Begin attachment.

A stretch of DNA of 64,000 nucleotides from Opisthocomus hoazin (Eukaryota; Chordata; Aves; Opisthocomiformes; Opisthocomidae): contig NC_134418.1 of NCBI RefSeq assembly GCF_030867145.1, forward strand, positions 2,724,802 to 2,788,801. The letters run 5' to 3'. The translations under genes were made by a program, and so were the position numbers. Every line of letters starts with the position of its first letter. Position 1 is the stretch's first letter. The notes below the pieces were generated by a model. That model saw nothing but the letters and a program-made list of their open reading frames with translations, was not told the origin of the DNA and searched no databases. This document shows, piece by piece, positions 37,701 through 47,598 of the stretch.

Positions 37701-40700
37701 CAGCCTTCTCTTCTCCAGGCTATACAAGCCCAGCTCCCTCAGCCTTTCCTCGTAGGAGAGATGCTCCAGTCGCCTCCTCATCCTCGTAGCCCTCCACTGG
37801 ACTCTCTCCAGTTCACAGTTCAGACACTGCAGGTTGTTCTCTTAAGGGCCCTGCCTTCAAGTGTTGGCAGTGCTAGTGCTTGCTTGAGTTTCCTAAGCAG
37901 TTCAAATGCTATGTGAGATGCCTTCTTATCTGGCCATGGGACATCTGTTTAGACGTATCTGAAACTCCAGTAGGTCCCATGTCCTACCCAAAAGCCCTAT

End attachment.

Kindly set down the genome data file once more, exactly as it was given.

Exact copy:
A stretch of DNA of 64,000 nucleotides from Opisthocomus hoazin (Eukaryota; Chordata; Aves; Opisthocomiformes; Opisthocomidae): contig NC_134418.1 of NCBI RefSeq assembly GCF_030867145.1, forward strand, positions 2,724,802 to 2,788,801. The letters run 5' to 3'. The translations under genes were made by a program, and so were the position numbers. Every line of letters starts with the position of its first letter. Position 1 is the stretch's first letter. The notes below the pieces were generated by a model. That model saw nothing but the letters and a program-made list of their open reading frames with translations, was not told the origin of the DNA and searched no databases. This document shows, piece by piece, positions 37,701 through 47,598 of the stretch.

Positions 37701-40700
37701 CAGCCTTCTCTTCTCCAGGCTATACAAGCCCAGCTCCCTCAGCCTTTCCTCGTAGGAGAGATGCTCCAGTCGCCTCCTCATCCTCGTAGCCCTCCACTGG
37801 ACTCTCTCCAGTTCACAGTTCAGACACTGCAGGTTGTTCTCTTAAGGGCCCTGCCTTCAAGTGTTGGCAGTGCTAGTGCTTGCTTGAGTTTCCTAAGCAG
37901 TTCAAATGCTATGTGAGATGCCTTCTTATCTGGCCATGGGACATCTGTTTAGACGTATCTGAAACTCCAGTAGGTCCCATGTCCTACCCAAAAGCCCTAT